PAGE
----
the19thbear
Posts: 8
Joined: Fri Nov 25, 2016 8:10 pm

Pi3 as a digital pot/audio matrix

Fri Oct 19, 2018 8:21 pm

Ok.
Warning!
I have no experince with code, and I only have basic electronics knowledge, but have built DIY kits in the past and can follow signal flow in a schematic, and can tell a resistor from a pot/transistor etc.

So I have been toying with an idea.
I have an analog device, that does not have memory, but I would love it to have memory:)

Could I use a pi3 with a GPIO shield to control it?

I want something like this:

Analog device control pot (pot/switch etc) send to Pi3, and then to analog device circuit board.
The pi3 would be in between.

My idea would be to take a specific pot on the device, and note its ohm value, and note if the pot was linear etc and then emulate that on the pi.
I would then desolder the pot and in its place, would place a pot that is not connected to the device, but goes directly a pi3 in port on a gpio (or similar). Then the pi3 would control a transistor (or whatever) that is connected to the solder points where the original pot was soldered in.

So basically I want the pi3 to function as a digital pot. (many pots and switches actually, about 53 total).
I *DONT* want to digitize any of the devices analog signals. I only want to control them.
What specific shield could be used?
What about the transistor thing?
Could you point me in the right direction post some links etc, pretty please:)

Thanks!

drgeoff
Posts: 8602
Joined: Wed Jan 25, 2012 6:39 pm

Re: Pi3 as a digital pot/audio matrix

Fri Oct 19, 2018 11:47 pm

The following does not have any circuit schematics or code, just a basic principle.

Put a resistor between an analogue audio output stage and an analogue audio input stage. Put a bipolar transistor or FET as a switch between that input and ground. When the switch is open the audio passes through. When closed the audio is shorted to ground ie no audio. Turn the switch on and off very quickly - much faster than the highest frequency in the audio. Filter the audio from that input stage with a low pass filter just high enough to preserve preserve the highest audio frequency. By varying the mark to space ratio of the switching waveform the amplitude of the audio from the filter can be varied from 0 to 100%. You have a digital volume control of an analogue audio signal.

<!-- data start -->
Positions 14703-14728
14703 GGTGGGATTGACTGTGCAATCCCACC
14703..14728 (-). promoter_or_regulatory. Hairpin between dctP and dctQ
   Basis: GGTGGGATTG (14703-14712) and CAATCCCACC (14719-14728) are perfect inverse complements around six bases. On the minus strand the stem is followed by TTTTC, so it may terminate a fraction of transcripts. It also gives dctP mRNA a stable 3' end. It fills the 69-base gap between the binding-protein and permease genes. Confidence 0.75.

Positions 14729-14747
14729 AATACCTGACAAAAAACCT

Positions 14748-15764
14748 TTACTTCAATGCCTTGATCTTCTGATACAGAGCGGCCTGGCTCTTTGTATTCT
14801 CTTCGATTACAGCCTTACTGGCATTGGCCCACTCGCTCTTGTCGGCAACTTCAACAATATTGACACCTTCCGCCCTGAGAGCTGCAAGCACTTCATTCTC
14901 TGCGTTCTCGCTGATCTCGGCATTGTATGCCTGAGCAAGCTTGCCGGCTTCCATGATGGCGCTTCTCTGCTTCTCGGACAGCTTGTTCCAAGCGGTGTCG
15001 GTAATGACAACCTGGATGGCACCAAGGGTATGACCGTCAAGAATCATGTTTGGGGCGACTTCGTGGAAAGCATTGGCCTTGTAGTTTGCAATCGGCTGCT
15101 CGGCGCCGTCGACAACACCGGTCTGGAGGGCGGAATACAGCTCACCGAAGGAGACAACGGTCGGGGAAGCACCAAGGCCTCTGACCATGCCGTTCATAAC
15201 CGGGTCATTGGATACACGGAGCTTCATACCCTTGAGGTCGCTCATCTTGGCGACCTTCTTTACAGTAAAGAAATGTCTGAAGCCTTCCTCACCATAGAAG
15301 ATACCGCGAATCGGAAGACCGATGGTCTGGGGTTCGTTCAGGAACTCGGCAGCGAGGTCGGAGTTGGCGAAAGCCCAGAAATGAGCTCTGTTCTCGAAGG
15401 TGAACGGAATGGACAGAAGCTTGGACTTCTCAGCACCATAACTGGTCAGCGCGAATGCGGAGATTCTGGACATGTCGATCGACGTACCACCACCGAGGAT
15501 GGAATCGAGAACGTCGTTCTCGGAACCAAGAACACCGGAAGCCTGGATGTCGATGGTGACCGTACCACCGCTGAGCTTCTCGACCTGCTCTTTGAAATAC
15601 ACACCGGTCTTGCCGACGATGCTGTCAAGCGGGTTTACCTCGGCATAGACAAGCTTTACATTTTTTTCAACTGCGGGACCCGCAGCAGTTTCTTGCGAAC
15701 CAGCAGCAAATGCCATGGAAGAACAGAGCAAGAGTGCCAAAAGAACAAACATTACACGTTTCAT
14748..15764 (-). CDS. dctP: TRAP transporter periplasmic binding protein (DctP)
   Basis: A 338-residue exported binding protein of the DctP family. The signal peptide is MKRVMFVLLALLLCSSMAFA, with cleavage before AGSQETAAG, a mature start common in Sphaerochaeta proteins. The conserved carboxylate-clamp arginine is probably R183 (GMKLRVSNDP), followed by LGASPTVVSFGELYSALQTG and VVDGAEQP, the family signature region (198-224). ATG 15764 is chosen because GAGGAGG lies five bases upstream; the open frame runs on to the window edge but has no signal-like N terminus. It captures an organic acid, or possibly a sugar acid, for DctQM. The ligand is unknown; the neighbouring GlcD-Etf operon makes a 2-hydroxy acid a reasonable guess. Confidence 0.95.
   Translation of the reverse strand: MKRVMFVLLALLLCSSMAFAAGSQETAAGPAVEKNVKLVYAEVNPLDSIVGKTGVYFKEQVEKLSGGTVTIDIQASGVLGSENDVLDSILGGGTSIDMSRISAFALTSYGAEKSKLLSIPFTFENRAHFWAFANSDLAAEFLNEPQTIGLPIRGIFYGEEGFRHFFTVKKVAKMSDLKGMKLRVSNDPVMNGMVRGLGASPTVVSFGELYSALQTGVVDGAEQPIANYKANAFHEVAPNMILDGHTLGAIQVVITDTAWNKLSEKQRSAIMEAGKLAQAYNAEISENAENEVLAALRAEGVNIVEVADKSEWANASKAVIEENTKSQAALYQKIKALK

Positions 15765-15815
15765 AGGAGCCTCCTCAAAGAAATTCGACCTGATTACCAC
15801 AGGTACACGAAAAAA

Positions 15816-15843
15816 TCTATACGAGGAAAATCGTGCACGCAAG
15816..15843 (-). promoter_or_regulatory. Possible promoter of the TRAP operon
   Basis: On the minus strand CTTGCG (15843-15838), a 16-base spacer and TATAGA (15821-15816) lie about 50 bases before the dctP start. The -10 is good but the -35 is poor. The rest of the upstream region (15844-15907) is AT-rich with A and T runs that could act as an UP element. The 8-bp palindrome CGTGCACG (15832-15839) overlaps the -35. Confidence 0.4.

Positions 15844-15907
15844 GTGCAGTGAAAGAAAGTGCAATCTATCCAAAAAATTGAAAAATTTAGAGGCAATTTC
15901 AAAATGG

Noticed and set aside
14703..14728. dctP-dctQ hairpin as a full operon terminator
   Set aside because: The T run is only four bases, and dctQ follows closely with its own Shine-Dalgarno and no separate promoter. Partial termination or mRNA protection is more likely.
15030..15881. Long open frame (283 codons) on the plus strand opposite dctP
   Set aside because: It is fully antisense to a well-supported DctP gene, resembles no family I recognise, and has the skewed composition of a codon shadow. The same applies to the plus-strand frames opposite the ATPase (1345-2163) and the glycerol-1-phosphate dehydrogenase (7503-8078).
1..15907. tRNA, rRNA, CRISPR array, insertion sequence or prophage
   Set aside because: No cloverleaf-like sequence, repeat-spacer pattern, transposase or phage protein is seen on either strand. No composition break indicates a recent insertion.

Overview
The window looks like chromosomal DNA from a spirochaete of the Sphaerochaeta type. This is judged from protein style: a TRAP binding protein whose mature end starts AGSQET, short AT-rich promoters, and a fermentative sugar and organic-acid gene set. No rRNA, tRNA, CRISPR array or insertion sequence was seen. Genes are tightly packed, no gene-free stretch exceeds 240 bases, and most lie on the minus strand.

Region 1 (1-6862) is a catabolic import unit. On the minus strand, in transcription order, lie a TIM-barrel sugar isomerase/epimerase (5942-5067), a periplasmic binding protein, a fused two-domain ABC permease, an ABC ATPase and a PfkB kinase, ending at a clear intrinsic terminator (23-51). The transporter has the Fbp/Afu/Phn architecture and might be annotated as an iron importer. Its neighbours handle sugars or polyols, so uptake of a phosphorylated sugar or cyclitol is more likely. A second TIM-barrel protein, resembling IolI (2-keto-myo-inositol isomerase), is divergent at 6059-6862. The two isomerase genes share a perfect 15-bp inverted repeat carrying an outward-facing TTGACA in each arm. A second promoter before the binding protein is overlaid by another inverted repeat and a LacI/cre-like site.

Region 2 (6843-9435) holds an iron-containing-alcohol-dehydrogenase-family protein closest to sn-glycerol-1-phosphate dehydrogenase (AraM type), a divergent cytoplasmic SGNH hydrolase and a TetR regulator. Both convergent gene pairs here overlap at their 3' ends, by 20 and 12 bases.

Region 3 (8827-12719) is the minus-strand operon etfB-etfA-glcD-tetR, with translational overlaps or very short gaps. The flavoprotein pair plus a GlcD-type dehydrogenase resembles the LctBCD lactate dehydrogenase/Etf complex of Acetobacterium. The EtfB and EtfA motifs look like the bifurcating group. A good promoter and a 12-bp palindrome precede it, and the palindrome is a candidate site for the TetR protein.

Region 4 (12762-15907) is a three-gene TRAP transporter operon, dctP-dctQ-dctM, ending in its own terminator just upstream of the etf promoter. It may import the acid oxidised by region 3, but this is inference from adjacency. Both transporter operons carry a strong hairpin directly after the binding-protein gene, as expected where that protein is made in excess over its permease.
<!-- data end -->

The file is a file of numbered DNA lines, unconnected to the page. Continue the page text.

6by9
Raspberry Pi Engineer & Forum Moderator
Raspberry Pi Engineer & Forum Moderator
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Re: Pi3 as a digital pot/audio matrix

Sat Oct 20, 2018 6:38 am

Replace the pot with a digital pot. https://uk.rs-online.com/mobile/amp/c/s ... tiometers/ for a fair selection of them.
Note that they tend to be a bank of resistors that get switched in and out, so they come as break before make, or make before break options. Choose carefully to avoid clicking.
Software Engineer at Raspberry Pi Trading. Views expressed are still personal views.
Please don't send PMs asking for support - use the forum.
I'm not interested in doing contracts for bespoke functionality - please don't ask.

the19thbear
Posts: 8
Joined: Fri Nov 25, 2016 8:10 pm

Re: Pi3 as a digital pot/audio matrix

Sat Oct 20, 2018 7:12 am

Thanks drgeoff and 6by9!

drgeoff:

I think i need to see a schem of that, any direction you could point me to?:)
But thanks!


6b9:
This seems like a very clean solution. I am worried by the clicking. Do I avoid that by selecting the right digital pots?
Is anything else needed pr pot? (im thinking about the total cost here), other than a computer and wires?